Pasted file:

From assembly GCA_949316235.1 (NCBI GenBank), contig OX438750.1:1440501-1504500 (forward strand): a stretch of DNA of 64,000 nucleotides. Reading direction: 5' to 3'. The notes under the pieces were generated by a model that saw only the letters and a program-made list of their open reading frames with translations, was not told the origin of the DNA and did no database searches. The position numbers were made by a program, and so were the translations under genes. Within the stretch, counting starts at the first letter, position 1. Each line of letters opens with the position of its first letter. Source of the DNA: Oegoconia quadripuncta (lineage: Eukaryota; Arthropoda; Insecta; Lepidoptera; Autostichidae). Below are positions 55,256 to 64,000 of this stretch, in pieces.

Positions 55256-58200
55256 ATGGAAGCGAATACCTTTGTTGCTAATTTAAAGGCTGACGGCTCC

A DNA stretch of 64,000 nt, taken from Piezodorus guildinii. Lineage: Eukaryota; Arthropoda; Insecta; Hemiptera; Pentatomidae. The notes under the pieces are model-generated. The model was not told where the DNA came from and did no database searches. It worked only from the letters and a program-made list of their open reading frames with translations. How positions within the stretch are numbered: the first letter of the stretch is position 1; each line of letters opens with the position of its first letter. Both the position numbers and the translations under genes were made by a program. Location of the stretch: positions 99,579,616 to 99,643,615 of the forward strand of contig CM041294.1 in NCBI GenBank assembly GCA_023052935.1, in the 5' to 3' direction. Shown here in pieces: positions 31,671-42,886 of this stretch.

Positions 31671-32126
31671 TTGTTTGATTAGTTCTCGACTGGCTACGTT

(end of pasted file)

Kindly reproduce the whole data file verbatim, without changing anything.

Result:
From assembly GCA_949316235.1 (NCBI GenBank), contig OX438750.1:1440501-1504500 (forward strand): a stretch of DNA of 64,000 nucleotides. Reading direction: 5' to 3'. The notes under the pieces were generated by a model that saw only the letters and a program-made list of their open reading frames with translations, was not told the origin of the DNA and did no database searches. The position numbers were made by a program, and so were the translations under genes. Within the stretch, counting starts at the first letter, position 1. Each line of letters opens with the position of its first letter. Source of the DNA: Oegoconia quadripuncta (lineage: Eukaryota; Arthropoda; Insecta; Lepidoptera; Autostichidae). Below are positions 55,256 to 64,000 of this stretch, in pieces.

Positions 55256-58200
55256 ATGGAAGCGAATACCTTTGTTGCTAATTTAAAGGCTGACGGCTCC

A DNA stretch of 64,000 nt, taken from Piezodorus guildinii. Lineage: Eukaryota; Arthropoda; Insecta; Hemiptera; Pentatomidae. The notes under the pieces are model-generated. The model was not told where the DNA came from and did no database searches. It worked only from the letters and a program-made list of their open reading frames with translations. How positions within the stretch are numbered: the first letter of the stretch is position 1; each line of letters opens with the position of its first letter. Both the position numbers and the translations under genes were made by a program. Location of the stretch: positions 99,579,616 to 99,643,615 of the forward strand of contig CM041294.1 in NCBI GenBank assembly GCA_023052935.1, in the 5' to 3' direction. Shown here in pieces: positions 31,671-42,886 of this stretch.

Positions 31671-32126
31671 TTGTTTGATTAGTTCTCGACTGGCTACGTT